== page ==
Contextual stories about Readers

From Algolit

Naive Bayes, Support Vector Machines and Linear Regression are called classical machine learning algorithms. They perform well when learning with small datasets. But they often require complex Readers. The task the Readers do, is also called feature-engineering. This means that a human needs to spend time on a deep exploratory data analysis of the dataset.

Features can be the frequency of words or letters, but also syntactical elements like nouns, adjectives, or verbs. The most significant features for the task to be solved, must be carefully selected and passed over to the classical machine learning algorithm. This process marks the difference with Neural Networks. When using a neural network, there is no need for feature-engineering. Humans can pass the data directly to the network and achieve fairly good performances straightaway. This saves a lot of time, energy and money.

The downside of collaborating with Neural Networks is that you need a lot more data to train your prediction model. Think of 1GB or more of plain text files. To give you a reference, 1 A4, a text file of 5000 characters only weighs 5 KB. You would need 8,589,934 pages. More data also requires more access to useful datasets and more, much more processing power.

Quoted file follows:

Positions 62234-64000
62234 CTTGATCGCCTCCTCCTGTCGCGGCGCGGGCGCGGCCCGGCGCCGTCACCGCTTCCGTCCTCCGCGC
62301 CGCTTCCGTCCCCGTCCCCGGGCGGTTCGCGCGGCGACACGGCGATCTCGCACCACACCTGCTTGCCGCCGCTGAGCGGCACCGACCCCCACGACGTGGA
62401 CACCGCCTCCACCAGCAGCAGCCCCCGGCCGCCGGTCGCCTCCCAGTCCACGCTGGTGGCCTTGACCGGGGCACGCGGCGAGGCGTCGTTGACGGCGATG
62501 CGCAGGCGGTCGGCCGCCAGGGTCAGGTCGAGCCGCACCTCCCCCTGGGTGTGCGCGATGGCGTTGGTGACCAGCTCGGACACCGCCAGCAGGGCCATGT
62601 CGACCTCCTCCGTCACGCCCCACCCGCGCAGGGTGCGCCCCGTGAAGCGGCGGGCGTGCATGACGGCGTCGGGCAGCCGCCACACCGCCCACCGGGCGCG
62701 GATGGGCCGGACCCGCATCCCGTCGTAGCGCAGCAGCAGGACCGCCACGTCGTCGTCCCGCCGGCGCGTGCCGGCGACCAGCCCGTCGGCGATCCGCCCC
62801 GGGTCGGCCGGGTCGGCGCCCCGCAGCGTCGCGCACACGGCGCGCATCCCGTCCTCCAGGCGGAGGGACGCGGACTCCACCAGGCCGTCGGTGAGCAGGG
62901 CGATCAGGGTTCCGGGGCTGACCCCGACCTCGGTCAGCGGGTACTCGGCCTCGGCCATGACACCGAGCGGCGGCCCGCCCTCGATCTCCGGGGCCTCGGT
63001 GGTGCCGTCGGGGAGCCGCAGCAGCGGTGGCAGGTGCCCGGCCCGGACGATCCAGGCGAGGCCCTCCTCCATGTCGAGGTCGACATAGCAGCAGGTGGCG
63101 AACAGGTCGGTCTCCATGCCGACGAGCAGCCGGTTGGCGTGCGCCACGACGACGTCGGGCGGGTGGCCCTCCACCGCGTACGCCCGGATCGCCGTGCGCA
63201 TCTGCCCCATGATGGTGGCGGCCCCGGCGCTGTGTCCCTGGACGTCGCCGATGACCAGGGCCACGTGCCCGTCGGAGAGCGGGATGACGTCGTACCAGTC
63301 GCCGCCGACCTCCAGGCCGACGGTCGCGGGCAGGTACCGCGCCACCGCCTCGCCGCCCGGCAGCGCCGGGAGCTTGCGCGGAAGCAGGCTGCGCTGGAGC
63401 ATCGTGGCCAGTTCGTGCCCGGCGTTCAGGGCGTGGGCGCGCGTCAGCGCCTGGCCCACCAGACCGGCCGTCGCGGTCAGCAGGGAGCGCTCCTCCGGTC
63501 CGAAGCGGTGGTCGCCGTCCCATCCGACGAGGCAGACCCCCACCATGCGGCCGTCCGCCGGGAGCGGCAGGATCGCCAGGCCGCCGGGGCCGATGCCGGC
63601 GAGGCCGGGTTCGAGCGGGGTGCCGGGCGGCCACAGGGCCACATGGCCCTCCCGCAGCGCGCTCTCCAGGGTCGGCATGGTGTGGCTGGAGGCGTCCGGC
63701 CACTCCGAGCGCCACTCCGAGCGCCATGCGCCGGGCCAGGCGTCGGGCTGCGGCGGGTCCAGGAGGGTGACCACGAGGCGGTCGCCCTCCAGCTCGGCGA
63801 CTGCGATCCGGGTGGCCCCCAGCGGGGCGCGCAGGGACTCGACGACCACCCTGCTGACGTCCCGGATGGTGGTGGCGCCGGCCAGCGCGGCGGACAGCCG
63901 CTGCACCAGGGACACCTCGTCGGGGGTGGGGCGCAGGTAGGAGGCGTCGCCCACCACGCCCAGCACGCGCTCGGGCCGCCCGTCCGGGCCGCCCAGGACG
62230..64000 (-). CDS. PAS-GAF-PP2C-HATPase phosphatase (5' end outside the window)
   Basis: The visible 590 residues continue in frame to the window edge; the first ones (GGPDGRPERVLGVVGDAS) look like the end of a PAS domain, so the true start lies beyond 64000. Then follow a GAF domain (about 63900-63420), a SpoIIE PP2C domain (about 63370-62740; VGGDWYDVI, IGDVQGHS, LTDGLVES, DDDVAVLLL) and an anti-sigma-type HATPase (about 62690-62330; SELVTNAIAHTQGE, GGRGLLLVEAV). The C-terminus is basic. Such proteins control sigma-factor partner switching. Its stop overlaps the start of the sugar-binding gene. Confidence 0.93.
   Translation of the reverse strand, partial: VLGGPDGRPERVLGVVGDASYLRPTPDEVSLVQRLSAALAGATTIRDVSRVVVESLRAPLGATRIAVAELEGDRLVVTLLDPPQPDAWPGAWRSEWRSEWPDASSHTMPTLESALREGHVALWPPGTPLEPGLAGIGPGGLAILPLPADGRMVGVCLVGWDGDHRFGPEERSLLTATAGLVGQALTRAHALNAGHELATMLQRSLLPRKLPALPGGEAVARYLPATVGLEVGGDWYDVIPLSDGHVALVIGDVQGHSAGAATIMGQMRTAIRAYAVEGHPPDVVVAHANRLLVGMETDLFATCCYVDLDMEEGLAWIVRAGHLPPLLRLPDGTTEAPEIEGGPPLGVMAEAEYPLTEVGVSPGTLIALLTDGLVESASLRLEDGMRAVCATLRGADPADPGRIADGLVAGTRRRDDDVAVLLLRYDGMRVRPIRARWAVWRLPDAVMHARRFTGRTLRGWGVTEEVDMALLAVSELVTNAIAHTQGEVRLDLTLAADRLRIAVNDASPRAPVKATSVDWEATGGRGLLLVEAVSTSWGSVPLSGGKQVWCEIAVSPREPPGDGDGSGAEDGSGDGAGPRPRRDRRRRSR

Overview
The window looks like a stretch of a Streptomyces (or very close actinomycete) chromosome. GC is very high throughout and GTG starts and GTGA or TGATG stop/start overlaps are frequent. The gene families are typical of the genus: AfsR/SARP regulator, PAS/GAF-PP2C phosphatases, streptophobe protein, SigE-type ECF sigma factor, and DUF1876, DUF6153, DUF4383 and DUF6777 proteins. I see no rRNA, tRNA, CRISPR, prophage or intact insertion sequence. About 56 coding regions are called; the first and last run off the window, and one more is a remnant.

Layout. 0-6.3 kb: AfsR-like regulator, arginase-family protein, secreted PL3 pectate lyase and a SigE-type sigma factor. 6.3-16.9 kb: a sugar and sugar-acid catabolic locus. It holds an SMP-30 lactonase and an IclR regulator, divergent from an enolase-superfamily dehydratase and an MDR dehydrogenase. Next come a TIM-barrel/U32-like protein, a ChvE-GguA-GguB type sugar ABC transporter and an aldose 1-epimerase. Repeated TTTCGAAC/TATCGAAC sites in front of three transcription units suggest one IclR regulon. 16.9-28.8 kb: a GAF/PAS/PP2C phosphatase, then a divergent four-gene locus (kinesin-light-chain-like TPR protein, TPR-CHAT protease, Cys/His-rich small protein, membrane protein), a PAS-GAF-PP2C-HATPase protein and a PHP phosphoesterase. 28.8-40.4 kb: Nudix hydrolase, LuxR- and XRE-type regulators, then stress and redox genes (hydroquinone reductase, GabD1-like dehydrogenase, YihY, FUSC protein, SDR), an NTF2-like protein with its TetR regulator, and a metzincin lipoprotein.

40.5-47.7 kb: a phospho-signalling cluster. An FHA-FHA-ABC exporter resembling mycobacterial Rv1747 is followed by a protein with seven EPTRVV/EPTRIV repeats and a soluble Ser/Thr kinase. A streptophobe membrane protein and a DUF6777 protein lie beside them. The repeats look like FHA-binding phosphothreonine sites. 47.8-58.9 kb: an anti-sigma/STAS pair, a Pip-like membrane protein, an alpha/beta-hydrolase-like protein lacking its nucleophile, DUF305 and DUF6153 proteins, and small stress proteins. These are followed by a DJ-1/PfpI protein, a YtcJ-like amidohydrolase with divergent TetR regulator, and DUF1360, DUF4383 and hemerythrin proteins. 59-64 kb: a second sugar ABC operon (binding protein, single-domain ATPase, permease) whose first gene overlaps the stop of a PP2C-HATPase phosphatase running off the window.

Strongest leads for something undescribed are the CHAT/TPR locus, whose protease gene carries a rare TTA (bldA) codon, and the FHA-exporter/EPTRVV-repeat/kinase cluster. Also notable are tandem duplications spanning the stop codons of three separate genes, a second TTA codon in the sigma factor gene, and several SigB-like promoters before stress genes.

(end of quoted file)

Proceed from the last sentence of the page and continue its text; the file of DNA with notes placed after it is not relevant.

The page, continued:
Character n-gram for authorship recognition

Imagine … You've been working for a company for more than ten years. You have been writing tons of emails, papers, internal notes and reports on very different topics and in very different genres. All your writings, as well as those of your colleagues, are safely backed-up on the servers of the company.

One day, you fall in love with a colleague. After some time you realize this human is rather mad and hysterical and also very dependent on you. The day you decide to break up, your (now) ex elaborates a plan to kill you. They succeed. This is unfortunate. A suicide letter in your name is left next to your corpse. Because of emotional problems, it says, you decided to end your life. Your best friends don't believe it. They decide to take the case to court. And there, based on the texts you and others produced over ten years, a machine learning model reveals that the suicide letter was written by someone else.